Oregon’s current housing crisis affects people from all walks of life, but one of the groups most susceptible to no-cause evictions is college students. Often living with month-to-month leases, their school schedules can keep them from working enough to afford a sudden move.
This is the problem UO philosophy student Aurora Laybourn-Candlish explores in her op-ed piece in The Register-Guard in support of House Bill 2004A, which would prohibit landlords from terminating month-to-month tenancy without cause after the first six months of occupancy.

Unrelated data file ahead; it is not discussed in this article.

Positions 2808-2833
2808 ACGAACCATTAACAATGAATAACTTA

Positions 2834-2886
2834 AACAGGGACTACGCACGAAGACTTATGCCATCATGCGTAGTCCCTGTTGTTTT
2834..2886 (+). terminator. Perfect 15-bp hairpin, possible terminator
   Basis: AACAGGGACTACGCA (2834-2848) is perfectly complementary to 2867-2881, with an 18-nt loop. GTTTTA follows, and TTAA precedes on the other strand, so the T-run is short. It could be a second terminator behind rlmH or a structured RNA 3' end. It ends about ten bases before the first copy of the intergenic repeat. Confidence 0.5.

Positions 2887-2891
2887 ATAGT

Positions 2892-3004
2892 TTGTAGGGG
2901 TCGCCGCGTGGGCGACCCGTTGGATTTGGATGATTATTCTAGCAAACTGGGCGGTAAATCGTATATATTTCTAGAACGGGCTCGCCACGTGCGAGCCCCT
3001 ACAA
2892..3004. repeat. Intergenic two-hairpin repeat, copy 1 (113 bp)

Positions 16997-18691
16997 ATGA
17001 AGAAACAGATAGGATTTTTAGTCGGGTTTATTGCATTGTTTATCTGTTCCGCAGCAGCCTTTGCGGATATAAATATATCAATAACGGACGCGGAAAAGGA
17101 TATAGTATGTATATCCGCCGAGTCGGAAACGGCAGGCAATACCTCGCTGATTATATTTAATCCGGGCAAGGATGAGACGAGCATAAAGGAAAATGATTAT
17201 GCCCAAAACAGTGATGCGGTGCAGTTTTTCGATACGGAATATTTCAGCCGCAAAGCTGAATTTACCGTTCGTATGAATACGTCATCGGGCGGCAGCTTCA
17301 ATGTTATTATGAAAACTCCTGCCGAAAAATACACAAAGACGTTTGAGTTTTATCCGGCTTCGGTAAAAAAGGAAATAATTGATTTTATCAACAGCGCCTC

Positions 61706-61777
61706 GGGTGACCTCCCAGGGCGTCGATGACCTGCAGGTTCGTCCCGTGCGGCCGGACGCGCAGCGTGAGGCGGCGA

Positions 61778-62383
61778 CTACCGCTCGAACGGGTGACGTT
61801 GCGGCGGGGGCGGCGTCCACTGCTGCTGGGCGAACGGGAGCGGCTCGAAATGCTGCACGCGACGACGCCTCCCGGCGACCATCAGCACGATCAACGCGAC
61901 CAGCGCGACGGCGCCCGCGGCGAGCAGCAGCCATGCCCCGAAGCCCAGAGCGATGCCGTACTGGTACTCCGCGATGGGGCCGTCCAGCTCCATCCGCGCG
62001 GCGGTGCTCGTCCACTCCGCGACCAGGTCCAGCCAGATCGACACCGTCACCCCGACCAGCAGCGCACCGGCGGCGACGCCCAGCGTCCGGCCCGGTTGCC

“Given the nature of ‘no-cause’ evictions, students can do little to prevent them and absolutely nothing to challenge them,” Laybourn-Candlish writes. “Further, students face displacement if they receive double-digit rent increases they can’t pay on their fixed income.”
She uses her own experiences as an example of the effect an eviction can have on a student, talking about how she was given 30 days to move out during finals week and had to skip classes and studying work enough to pay for her new security deposit.
For the whole article, see “Tenant Rights bill provides stability for students.”
In her time at the UO, Laybourn-Candlish has worked to secure tuition equity, prevent sexual violence and ensure access to reproductive rights and sex education.